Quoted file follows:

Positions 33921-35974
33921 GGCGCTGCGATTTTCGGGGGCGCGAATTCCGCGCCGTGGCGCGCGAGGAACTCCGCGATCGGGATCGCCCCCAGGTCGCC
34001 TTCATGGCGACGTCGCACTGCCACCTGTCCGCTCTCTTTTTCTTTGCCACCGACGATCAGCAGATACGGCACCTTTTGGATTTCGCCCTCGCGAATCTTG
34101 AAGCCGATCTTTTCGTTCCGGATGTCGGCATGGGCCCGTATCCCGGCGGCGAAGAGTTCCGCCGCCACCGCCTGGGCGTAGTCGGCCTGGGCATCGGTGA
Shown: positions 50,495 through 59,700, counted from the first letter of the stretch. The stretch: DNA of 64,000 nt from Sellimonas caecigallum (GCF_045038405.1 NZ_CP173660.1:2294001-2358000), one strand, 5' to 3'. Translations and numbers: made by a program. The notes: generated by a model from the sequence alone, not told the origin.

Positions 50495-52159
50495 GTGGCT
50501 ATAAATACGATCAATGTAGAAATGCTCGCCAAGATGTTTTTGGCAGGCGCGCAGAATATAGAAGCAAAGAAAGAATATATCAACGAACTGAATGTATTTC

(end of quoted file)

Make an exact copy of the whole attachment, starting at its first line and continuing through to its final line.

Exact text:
Positions 33921-35974
33921 GGCGCTGCGATTTTCGGGGGCGCGAATTCCGCGCCGTGGCGCGCGAGGAACTCCGCGATCGGGATCGCCCCCAGGTCGCC
34001 TTCATGGCGACGTCGCACTGCCACCTGTCCGCTCTCTTTTTCTTTGCCACCGACGATCAGCAGATACGGCACCTTTTGGATTTCGCCCTCGCGAATCTTG
34101 AAGCCGATCTTTTCGTTCCGGATGTCGGCATGGGCCCGTATCCCGGCGGCGAAGAGTTCCGCCGCCACCGCCTGGGCGTAGTCGGCCTGGGCATCGGTGA
Shown: positions 50,495 through 59,700, counted from the first letter of the stretch. The stretch: DNA of 64,000 nt from Sellimonas caecigallum (GCF_045038405.1 NZ_CP173660.1:2294001-2358000), one strand, 5' to 3'. Translations and numbers: made by a program. The notes: generated by a model from the sequence alone, not told the origin.

Positions 50495-52159
50495 GTGGCT
50501 ATAAATACGATCAATGTAGAAATGCTCGCCAAGATGTTTTTGGCAGGCGCGCAGAATATAGAAGCAAAGAAAGAATATATCAACGAACTGAATGTATTTC